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Sharing the Road with Cyclists

Drivers need to be especially cautious around cyclists. Here's how best to share the road. 

Bicycle and car too close on the street, image
Photo caption
It's the law in 27 states for cars to give bikes three feet of space when passing.

 

Bicycles may be smaller and slower than cars, but the law entitles them to share the road. Coexistence requires added care from motorists, says AAA safety expert Rhonda Shah. “There are more than half a million collisions between cars and bikes in the United States every year, and many are the result of motorists’ failure to properly yield,” Shah says. Here are her suggestions for driving safely when cyclists are around.

Share the road It helps to think of bikes as slow-moving cars: They have many of the same rights to the road as other vehicles, including the right to occupy the whole lane when there isn’t enough room for a car and a bike to fit safely side by side.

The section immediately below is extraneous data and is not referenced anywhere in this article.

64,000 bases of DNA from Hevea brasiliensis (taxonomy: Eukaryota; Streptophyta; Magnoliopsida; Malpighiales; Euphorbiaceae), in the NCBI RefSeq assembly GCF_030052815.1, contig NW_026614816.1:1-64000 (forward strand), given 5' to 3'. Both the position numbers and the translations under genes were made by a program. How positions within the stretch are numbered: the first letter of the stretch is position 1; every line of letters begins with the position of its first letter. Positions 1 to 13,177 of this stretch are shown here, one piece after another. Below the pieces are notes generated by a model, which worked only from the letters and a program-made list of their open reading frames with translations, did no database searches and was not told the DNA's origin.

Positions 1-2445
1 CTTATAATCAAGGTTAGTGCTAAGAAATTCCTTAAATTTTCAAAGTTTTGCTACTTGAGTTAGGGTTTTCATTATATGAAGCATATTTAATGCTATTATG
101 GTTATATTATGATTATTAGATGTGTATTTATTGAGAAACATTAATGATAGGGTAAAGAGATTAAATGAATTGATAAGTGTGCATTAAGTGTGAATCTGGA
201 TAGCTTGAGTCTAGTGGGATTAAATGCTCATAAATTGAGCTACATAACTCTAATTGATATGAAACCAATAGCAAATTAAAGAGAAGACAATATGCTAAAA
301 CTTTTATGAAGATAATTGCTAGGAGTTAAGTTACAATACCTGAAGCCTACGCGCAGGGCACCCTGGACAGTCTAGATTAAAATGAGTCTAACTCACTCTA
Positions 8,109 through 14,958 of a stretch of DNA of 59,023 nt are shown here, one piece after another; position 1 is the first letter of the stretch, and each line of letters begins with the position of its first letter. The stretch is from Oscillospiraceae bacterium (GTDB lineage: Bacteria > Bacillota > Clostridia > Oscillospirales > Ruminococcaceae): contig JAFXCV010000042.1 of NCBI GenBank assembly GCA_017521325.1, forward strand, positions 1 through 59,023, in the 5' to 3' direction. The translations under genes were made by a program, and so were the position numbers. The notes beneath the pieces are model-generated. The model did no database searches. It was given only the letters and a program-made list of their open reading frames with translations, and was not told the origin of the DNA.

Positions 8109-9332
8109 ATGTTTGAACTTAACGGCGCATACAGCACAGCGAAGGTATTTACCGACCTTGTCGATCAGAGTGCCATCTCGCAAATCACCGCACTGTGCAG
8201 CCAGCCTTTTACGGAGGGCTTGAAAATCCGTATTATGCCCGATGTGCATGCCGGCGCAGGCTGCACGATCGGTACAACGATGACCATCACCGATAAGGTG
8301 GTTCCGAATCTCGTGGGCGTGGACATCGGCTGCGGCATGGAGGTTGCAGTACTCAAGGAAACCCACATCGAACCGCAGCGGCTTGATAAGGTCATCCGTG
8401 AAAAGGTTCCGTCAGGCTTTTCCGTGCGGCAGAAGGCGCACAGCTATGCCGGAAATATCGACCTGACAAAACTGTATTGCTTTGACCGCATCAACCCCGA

Give them three feet Nearly two-thirds of bicycle fatalities in the United States happen in places other than intersections. That’s a big reason why 27 states—including Oregon—require motorists to put at least 36 inches between their vehicles and bicyclists when passing. If you’re driving fast or the weather is bad, leave even more space.

Watch your blind spots Bicyclists can easily be overlooked. Double-check your mirrors when changing lanes and making turns, and before opening your door after parking.

Lay off the horn Remember how loud it seemed the last time another driver honked at you? Imagine getting that blast right in your ear. Honking can startle bicyclists and make them swerve off the road or into traffic.

Focus on kids Children on bikes can be unpredictable because their motor skills and decision-making faculties aren’t fully developed. Take special care in places you’re most likely to encounter them—near schools and in residential areas—and be cautious when backing out of driveways.

Dial up the patience Cyclists can only move so quickly. If you have to pass one, wait until it’s safe, and don’t tailgate. “We all have places to go,” Shah says. “Regardless of our mode of transportation, if we slow down and respect one another we can all get there safely.”

Photography by Volodymyr Baleha/Shutterstock

 

This article was first published in Winter 2016. Some facts may have aged gracelessly. Please call ahead to verify information.